Many colleagues have provided constructive advice critical to the successful development of the sixth edition. We would like to express our thanks to Dean Bahman Mirshab (University of Detroit Mercy) and Dean Ellen F. Harshman (St. Louis University) for their support and encouragement. Our special thanks go to a number of magnanimous reviewers, who provided detailed written suggestions for this edition in a response to the publisher’s request for their review. We are also grateful to Dan Baack (St. Louis University) and Stacey Banks (Cleary University) for developing a Study Guide to complement this book. Several students deserve special acknowledgment for their contributions: Eun-Young Choi, Yalda Ghorashyzadeh, and Kala Raman. We also wish to thank the staff of Blackwell Publishing who made many valuable contributions to this edition: Seth Ditchik, Joanna Pyke, Rhonda Pearce, Laura Stearns, and Geoffrey D. Palmer. Finally, and importantly, we thank the following reviewers for their recommendations and insights:

Sadhana Alangar, Cleary University

Mazin Aljanabi, Al Akhawayn University Ifrane, Morocco

Stephen F. Borde, University of Central Florida

Bruce Brorby, University of Detroit Mercy


Alva Wright Butcher, University of Puget Sound Hai Yang Chen, Youngstown State University John S. Cotner, Loyola College, Baltimore

Reid W. Click, George Washington University Jay Choi, Temple University

Karen Craft Denning, West Virginia University Rhonda DeLong, Eastern Michigan University Anthony Diemo, Detroit College of Business John H. Dunning, Rutgers University

Everton Dockery, Staffordshire University

Brian Fitzpatrick, Rockhurst University Stanley Flax, St. Thomas University Ramesh Garg, Eastern Michigan University Claire Gilmore, Saint Joseph’s University

Gary A. Giamartino, University of Detroit Mercy Gunita Grover, University of Delaware

Nell S. Gullett, University of Tennessee at Martin Mahfuzul Haque, Indiana State University Chi-Cheng Hsia, Portland State University Chang Soo Huh, GS Holdings

Youn-Suk Kim, Kean University of New Jersey Robert K. Kleiman, Oakland University Richard Kowalczyk, University of Detroit Mercy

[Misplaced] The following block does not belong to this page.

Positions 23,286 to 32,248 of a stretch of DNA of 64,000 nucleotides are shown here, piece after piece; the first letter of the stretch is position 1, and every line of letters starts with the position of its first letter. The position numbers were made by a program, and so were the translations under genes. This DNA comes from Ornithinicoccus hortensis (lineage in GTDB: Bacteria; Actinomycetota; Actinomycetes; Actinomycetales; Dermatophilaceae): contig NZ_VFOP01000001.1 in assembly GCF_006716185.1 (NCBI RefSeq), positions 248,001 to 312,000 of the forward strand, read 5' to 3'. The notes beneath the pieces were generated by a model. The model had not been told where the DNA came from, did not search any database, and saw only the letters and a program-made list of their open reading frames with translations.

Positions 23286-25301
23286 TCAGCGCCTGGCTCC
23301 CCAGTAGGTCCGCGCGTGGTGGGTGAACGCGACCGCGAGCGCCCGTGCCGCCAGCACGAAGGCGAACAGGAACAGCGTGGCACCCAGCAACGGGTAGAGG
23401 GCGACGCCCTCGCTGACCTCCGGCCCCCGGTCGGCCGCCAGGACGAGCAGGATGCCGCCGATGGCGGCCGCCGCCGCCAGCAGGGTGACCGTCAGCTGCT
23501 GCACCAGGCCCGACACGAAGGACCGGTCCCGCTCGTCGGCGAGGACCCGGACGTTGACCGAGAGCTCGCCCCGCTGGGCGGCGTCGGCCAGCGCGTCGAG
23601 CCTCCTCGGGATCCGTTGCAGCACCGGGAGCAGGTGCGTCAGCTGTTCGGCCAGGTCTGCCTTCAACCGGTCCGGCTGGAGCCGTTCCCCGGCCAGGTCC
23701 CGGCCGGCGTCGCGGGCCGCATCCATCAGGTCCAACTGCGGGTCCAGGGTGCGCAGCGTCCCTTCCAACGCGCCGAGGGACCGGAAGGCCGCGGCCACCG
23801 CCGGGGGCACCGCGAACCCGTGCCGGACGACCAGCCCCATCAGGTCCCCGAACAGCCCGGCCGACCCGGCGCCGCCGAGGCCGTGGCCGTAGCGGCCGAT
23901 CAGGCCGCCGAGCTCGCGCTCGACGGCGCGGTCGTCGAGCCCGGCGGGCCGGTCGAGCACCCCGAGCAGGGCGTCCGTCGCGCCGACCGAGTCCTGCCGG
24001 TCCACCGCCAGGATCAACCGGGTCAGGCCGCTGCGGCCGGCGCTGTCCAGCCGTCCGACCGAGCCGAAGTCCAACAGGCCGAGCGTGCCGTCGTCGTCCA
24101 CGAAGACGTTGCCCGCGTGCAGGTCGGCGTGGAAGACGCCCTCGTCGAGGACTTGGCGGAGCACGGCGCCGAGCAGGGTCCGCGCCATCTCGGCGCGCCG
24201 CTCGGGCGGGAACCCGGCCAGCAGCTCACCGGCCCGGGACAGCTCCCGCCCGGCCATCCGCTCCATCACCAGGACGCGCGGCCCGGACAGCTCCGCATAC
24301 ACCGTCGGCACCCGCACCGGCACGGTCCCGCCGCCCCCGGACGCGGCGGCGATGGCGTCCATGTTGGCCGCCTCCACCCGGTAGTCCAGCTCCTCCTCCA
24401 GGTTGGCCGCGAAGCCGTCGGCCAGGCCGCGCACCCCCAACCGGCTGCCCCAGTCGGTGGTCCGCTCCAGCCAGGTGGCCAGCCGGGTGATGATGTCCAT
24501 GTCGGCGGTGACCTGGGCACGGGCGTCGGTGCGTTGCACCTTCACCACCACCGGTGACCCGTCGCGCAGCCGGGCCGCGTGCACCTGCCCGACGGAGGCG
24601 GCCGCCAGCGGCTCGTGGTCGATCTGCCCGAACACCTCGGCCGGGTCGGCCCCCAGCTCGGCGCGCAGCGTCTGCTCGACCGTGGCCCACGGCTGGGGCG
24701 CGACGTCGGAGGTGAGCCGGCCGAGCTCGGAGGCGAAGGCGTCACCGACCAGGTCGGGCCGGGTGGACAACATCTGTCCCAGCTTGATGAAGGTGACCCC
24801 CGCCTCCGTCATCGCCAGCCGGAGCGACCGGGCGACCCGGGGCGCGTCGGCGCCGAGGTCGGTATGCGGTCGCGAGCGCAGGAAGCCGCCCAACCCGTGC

Charles O. Kroncke, University of Wisconsin–Milwaukee John W. Lang, Cambridge University

Donald Lessard, Massachusetts Institute of Technology Weiping Liu, University of Wisconsin–Green Bay

Jay R. Marchand, Westminster College

William T. Moore, University of South Carolina Atsuyuki Naka, University of New Orleans George Ogum, La Sierra University

Spencer Pack, Connecticut College Chong S. Pyun, University of Memphis Harri Ramcharran, Universtiy of Akron Hongkeun Rim, Shippensburg University Alan Robinson, Simmons College

Neil Seitz, St. Louis University Kilman Shin, Ferris State University

Tai S. Shin, Virginia Commonwealth University Robert Singer, St. Louis University

Martha Soleau, University of Detroit Mercy Sankar Sundarrajan, Tarleton State University

Peter Tsirigotis, The Securities and Exchange Commission Robert Uptegraff, Central Michigan University

David VanerLinden, Kent State University

Joseph K. Winsen, University of Newcastle





Regan Whitworth, American University of Armenia

Fred Yeager, St. Louis University

Yeomin Yoon, Seton Hall University

Don Welty, Westminster College

John Zietlow, Lee University

The authors and publishers gratefully acknowledge the following for permission to reproduce copyright material:

“World Value of the Dollar” table: courtesy The Wall Street Journal, July 12, 2004, p. C13. Reprinted by permission.

Figure 2.2: The Mercosur Trade Group, courtesy The Wall Street Journal, June 16, 2003, p. A13. Reprinted by permission.

Figure 2.3: Progress on Tariffs, from International Business: Environments and Operations, 10th edn, by J. D. Daniels, L. H. Radebaugh, and D. P. Sullivan. Copyright © 2004. Reprinted by permission of Pearson Education, Inc., Upper Saddle River, NJ, chapter 6.

Figure 3.3: US Trade Balances with Mexico and China, courtesy The Wall Street Journal, Aug. 4, 2003 p. A4. Reprinted by permission.

Figure 4.1: Argentine Pesos Per US Dollar, courtesy The Wall Street Journal, July 2, 2003, p. A6. Reprinted by permission.